The budget plan 'fixes an economy that, for too long, has failed to provide the opportunities American families need to get ahead,' says Congressional Progressive Caucus

Surely a plan does not fix the economy?! The title correctly says: "aims". And there is no reason to assume the plan will be adopted by Congress, although that indeed is no reason not to propose it. Anyway - this starts as follows:

Offering a sustainable alternative to regressive federal budget proposals put forth this week by the Republican majorities on Capitol Hill, the Congressional Progressive Caucus on Wednesday released The People's Budget: A Raise for America, which aims to "level the playing field" for low- and middle-income Americans.

Here is an outline (but again formulated with that mistake):

"The People's Budget fixes an economy that, for too long, has failed to provide the opportunities American families need to get ahead," the document reads. "Despite their skills and work ethic, most American workers workers and families are so financially strapped from increasing income inequality that their paychecks barely cover basic necessities. They earn less and less as corporations and the wealthy continue amassing record profits. It has become clear to American workers that the system is rigged."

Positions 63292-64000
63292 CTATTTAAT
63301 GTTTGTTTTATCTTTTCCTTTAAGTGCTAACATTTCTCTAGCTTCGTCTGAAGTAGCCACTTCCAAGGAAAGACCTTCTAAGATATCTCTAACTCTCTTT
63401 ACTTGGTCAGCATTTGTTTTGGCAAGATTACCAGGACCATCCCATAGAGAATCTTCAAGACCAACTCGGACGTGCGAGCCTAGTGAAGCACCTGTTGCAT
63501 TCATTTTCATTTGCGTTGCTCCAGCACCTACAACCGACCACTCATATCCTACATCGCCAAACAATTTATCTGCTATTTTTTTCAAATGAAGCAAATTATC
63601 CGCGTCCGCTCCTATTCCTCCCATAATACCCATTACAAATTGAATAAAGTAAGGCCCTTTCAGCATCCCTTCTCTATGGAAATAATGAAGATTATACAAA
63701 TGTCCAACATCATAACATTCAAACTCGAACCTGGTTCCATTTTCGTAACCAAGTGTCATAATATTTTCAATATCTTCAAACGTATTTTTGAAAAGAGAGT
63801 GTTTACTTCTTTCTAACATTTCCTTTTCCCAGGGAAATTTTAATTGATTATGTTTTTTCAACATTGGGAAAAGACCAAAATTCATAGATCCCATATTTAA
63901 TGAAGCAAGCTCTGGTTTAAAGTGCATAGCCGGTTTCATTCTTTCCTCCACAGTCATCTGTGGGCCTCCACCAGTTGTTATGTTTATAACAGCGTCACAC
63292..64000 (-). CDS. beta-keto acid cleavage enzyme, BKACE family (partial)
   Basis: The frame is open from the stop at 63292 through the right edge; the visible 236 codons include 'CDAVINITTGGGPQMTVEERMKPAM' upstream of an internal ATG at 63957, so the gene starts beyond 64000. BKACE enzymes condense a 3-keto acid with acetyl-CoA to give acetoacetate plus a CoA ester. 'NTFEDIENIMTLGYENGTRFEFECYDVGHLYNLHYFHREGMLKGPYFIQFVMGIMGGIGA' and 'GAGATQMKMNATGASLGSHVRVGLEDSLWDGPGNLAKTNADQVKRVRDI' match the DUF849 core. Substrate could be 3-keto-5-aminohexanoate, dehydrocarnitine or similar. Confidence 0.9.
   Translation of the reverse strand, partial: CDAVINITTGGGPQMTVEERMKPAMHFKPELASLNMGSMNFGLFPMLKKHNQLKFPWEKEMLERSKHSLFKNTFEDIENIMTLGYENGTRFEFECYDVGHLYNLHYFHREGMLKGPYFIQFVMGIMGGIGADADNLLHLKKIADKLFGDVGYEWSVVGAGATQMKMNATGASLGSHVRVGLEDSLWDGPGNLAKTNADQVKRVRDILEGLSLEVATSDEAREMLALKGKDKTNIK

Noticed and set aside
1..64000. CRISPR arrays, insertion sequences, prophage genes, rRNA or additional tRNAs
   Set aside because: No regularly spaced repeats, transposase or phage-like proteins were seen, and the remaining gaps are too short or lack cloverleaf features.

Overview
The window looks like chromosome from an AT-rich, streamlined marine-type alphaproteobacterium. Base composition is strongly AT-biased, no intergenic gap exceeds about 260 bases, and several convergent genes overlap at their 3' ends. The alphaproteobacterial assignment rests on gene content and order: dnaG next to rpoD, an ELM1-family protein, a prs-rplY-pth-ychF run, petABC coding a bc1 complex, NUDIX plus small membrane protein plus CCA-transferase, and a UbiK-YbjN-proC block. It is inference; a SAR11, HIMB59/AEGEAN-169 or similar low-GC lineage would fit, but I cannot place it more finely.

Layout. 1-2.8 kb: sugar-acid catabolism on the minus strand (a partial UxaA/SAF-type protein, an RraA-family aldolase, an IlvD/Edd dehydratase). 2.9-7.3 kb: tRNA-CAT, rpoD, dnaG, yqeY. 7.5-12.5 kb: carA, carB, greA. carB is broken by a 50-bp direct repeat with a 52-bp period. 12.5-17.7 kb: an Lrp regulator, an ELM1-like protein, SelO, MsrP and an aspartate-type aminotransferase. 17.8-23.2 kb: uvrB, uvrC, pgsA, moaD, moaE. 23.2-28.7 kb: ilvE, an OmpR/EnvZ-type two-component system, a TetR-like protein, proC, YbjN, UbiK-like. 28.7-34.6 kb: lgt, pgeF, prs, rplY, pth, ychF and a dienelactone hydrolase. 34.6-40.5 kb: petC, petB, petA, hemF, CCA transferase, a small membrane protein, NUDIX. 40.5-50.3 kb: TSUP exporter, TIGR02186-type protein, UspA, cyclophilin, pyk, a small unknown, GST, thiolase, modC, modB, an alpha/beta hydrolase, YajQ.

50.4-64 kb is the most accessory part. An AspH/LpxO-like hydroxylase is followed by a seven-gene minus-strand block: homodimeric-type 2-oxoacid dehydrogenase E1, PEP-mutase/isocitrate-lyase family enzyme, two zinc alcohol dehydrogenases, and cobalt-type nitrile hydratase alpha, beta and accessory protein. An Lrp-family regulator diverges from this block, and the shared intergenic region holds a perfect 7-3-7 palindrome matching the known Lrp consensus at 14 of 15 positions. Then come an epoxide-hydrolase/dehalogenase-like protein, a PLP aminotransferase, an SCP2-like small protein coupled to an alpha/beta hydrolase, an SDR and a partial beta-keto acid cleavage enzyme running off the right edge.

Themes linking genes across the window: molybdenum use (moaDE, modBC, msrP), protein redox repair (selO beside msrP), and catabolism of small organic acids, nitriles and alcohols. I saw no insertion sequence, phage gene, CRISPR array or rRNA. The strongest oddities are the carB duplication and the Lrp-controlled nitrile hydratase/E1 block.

The CPC budget (pdf), in turn, attempts to un-rig that system by:

  • creating new jobs
  • increasing the minimum wage
  • reversing harmful cuts to safety net programs (and then bolstering those same supports)
  • implementing new tax brackets for those who earn more than $1 million annually
  • providing debt-free college to every student
  • enacting a price on carbon pollution and investing in renewable energy
  • allowing states to transition to single-payer health care systems
  • funding public financing of campaigns to curb special interest influence in politics.

Broadly speaking, I agree - although (1) plans do not "fix an economy" and (2) the present plan does not have any chance of being adopted by the present Congress.

But yes: It is true that there are viable alternative plans to those desired by the GOP, and they deserve to be known, which is the reason it is listed here.